FOR decades, the approach of Easter got families looking for their costumes ready for a first swim of the year in the cold water of the outdoor pool at Biggar Bank, Walney.

The lido-style venue was opened in a downpour during June 1931 and was one of many building projects promoted by the council to find work for men in the iron, steel and shipbuilding industries who had been laid off during a national recession.

At the end of the Second World War it hosted a contest to find Miss Barrow.

In June 1952 a 21st birthday gala was held with money being raised for the Infield Convalescent Home, off Abbey Road, Barrow.

Among those at the event was Infield carnival queen Doris Raybould .

In April 1957 the builders were busy creating a children’s pool with a water depth ranging from six inches to three feet.

The normal pool depth ranged from three feet to eight feet.

In July 1967 the Mail was pondering what might happen next to a pool which had stood empty for two years.

Paint was flaking off the changing room doors and grass was growing between the concrete slabs of the pool floor.

Rust was spreading across the diving platform.

The only part of the complex still in use during 1967 was the children’s section.

The main pool had been closed after Barrow’s medical officer of health, Dr D.J Roberts, found harmful bacteria in the water.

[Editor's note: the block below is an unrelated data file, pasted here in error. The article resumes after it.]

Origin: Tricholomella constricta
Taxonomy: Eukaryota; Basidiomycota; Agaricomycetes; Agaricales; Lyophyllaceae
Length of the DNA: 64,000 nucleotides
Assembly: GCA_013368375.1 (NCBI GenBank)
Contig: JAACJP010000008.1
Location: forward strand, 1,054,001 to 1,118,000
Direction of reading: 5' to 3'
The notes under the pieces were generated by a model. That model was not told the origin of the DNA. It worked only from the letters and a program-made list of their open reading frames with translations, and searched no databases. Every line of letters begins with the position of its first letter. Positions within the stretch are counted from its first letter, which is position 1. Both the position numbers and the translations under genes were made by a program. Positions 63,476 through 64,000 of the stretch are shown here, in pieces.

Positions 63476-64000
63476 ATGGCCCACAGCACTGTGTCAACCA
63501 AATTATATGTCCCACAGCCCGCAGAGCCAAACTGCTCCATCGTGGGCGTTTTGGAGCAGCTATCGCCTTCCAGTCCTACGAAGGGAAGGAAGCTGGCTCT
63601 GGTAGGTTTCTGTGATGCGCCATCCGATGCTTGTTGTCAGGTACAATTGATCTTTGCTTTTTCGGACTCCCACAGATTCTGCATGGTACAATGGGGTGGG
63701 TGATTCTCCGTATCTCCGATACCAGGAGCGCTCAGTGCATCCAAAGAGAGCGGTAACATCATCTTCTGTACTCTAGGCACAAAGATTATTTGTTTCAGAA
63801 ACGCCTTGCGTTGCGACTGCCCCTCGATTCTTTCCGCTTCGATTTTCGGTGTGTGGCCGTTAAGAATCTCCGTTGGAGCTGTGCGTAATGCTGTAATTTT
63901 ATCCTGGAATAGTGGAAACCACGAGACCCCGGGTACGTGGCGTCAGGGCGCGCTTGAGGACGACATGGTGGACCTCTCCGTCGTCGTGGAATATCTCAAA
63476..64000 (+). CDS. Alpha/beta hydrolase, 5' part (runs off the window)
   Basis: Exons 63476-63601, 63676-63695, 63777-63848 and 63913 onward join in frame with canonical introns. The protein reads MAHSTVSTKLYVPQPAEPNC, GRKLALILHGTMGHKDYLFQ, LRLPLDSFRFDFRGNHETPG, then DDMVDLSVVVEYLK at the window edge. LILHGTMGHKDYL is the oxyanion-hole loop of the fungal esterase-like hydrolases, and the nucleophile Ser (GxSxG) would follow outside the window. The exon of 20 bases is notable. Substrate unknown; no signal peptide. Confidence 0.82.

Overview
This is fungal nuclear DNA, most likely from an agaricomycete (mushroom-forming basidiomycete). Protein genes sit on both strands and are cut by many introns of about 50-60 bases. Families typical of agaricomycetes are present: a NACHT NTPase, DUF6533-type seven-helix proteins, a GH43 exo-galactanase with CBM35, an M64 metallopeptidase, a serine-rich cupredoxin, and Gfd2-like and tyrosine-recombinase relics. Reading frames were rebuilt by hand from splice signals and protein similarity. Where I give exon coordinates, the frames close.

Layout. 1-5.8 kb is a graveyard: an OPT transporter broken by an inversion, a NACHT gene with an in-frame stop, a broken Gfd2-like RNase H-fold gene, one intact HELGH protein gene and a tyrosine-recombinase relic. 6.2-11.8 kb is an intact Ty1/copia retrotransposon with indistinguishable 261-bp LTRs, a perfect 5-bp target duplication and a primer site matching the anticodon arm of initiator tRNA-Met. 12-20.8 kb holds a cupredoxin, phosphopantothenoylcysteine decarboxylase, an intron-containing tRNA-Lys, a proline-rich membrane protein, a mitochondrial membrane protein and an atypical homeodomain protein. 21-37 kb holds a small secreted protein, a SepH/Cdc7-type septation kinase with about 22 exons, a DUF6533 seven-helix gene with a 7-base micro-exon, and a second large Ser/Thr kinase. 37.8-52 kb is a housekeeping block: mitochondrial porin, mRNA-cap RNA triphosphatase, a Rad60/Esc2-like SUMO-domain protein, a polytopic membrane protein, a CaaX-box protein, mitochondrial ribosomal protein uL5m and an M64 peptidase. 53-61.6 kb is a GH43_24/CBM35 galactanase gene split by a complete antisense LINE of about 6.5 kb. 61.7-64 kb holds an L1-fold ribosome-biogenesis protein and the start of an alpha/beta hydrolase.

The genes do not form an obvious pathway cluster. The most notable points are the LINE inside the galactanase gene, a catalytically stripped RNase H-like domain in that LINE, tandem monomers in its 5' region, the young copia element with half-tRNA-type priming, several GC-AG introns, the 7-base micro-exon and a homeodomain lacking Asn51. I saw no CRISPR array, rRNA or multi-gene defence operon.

It needed 50,000 gallons to fill the children’s pool and this was still in use as it could be filled with chlorinated fresh water.

The main pool was filled directly from the sea and needed 750,000 gallons. It measured 82 yards by 27 yards.

It was too large to be filled with fresh water and a large filtration system would have been needed to continue using sea water.

A suitable filtration system would have cost £12,000.

The pool was generally open from Whitsun to mid-September.

Around 1950, swimmers paid sixpence (now 3p) and children had to pay three old pennies (1p now).

Gala attractions at the pool in August 1950 included the Javelins performing acrobatic diving and stunts, the Dandy Troupe with comedy and Olympic dives and the Tom Perry production of Crazy Lagoon.

You could also see the Aqua Ballerinas, direct from their successful tour of India and water shows at Scarborough.

You could also go to the Walney pool to learn to swim.

In 1950, a course of a dozen lessons with a trainer cost one guinea (£1.05) — or you could pay two shillings (10p) for a single lesson.